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Stacey Dooley – ‘I love my job but I don't love the intrusions into my personal life’

Stacey Dooley
Stacey Dooley (Image credit: David M. Benett/Dave Benett/Getty Images)

Former Strictly Come Dancing winner and documentary presenter Stacey Dooley says the worst things about her job and modern life are social media and the intrusions into her private life.

The 34-year-old Luton-born film-maker told The Telegraph that she hadn’t anticipated the interest in her personal life when she embarked on her career.

“I do love my job,” she said, “but I suppose what I hadn’t anticipated when I became a bit more public-facing was the intrusion into my personal life. I hadn’t realised there would be such an appetite for it. That, I don’t love. But my job itself is wicked.”

Stacey added she found the attention funny because she ‘is so boring’.

“There’s no part of me that’s remotely hedonistic. I don’t drink or do drugs. I am so strait-laced.”

Social media is without doubt the worst thing about modern life as ‘it can feel so divisive with everyone feeling angry all the time’.

Stacey was involved in a controversy in 2019 when she went to Uganda on behalf of Comic Relief and was accused by Labour MP David Lammy of being a ‘white saviour’ when she shared a photo of herself with a local boy on social media.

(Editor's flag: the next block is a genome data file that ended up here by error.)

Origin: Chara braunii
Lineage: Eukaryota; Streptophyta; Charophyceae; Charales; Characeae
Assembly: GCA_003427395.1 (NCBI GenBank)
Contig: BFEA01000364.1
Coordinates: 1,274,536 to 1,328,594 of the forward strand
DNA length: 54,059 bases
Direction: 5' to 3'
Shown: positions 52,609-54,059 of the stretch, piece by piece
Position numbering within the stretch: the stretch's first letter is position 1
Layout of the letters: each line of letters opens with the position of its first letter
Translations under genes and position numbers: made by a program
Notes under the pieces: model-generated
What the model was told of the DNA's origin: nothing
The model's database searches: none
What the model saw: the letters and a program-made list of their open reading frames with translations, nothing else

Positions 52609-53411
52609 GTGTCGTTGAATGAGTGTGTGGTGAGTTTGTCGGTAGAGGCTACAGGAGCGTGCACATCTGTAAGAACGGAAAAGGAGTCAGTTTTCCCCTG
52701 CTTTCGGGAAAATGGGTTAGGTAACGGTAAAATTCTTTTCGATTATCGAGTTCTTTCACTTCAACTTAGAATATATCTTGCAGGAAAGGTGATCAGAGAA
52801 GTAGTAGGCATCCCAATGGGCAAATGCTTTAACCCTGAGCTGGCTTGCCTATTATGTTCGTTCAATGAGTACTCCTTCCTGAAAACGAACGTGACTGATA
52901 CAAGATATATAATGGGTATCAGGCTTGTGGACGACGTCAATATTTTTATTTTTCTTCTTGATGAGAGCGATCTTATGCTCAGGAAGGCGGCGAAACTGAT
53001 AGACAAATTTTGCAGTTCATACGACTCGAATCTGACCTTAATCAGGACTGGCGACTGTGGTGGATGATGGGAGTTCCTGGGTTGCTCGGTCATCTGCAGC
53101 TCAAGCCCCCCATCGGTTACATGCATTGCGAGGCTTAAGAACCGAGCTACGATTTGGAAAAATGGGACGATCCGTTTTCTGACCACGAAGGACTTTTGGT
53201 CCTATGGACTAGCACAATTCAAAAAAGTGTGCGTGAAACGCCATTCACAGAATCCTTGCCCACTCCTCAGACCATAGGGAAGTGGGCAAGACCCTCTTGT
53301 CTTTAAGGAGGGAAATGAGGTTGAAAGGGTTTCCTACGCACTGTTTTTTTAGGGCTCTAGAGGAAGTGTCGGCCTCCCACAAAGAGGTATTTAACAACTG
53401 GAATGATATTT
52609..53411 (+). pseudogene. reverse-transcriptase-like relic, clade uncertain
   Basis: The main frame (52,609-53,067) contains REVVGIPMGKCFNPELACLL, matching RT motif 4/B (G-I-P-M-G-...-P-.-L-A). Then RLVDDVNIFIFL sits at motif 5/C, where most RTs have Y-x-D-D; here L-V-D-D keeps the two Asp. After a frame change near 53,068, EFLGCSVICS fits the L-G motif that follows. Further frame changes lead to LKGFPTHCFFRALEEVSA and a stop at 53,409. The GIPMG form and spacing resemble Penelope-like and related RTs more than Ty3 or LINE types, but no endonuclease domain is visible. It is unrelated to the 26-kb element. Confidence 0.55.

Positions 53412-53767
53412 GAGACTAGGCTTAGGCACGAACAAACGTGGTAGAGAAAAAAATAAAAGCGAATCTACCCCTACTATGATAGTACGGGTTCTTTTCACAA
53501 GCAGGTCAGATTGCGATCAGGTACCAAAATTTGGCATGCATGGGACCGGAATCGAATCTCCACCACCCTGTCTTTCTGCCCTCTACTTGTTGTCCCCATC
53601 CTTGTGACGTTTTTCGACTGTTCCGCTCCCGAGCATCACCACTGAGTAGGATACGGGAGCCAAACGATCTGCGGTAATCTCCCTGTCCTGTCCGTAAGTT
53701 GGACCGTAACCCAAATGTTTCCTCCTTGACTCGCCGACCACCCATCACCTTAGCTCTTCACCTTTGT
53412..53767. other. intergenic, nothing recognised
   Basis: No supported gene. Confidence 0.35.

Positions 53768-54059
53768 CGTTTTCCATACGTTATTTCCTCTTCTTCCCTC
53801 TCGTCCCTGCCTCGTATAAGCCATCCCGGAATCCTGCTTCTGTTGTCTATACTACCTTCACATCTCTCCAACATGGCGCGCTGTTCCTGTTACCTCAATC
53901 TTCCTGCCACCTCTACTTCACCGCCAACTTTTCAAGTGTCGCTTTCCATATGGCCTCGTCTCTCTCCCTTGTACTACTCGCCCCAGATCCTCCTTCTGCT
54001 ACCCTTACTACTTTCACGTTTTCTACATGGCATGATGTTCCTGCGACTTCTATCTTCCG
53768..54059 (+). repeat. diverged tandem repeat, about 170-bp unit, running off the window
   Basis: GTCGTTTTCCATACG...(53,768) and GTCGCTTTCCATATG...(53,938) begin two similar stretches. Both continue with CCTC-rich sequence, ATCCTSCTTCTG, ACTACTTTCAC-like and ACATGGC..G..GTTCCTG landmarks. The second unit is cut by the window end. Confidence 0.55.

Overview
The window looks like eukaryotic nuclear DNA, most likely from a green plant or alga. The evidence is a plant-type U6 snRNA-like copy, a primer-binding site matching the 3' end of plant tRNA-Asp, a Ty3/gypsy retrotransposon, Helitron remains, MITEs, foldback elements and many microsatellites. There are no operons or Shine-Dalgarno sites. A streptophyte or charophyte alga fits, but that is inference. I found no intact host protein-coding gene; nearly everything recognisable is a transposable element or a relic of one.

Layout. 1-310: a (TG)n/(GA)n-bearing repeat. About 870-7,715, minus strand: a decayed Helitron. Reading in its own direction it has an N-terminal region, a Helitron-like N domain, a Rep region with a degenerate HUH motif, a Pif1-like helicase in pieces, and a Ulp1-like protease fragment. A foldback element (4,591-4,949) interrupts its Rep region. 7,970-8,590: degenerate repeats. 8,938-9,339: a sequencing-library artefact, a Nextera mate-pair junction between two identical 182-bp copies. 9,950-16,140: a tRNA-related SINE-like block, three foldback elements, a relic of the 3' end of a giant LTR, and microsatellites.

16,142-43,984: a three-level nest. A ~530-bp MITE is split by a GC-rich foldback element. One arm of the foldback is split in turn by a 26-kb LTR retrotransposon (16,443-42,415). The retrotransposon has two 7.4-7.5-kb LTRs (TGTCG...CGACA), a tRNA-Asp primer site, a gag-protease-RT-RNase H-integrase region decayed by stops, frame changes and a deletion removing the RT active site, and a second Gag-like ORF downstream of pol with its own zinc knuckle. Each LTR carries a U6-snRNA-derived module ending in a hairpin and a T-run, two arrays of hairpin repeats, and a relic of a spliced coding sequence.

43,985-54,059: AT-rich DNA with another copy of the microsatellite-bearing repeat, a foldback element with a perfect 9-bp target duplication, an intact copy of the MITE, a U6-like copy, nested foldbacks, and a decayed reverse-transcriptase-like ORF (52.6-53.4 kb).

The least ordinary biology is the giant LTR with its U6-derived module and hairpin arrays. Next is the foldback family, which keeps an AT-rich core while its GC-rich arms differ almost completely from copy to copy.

“People can be really unnecessary and unkind,” she told The Telegraph. “I do sometimes think, in 20 years’ time, where are we going to be? What is the world going to look like? Although I do fundamentally believe that there are more good people in the world than there are bad.”

She revealed her triumph in the Strictly final in 2018 was also the scene of one of her worst moments on TV.

“When I flashed my knickers – well, my leotard,” she said. “It was in the final and you’re so knackered by that point, you’re just trying to get through the routine. I pulled my skirt too high in the paso doble and showed off my leotard. That wasn’t ideal.”

Post Strictly, Stacey has returned to her first career as a documentarian, interspersed with hosting duties on the likes of BBC Three series Glow Up and is proud of her work. But you won’t catch her watching repeats of her early programmes.

“I can’t even watch the programmes I made in the first five years. It was just me bumbling around. Whatever you do for a living you evolve and I’m much happier with where I’m at now.”

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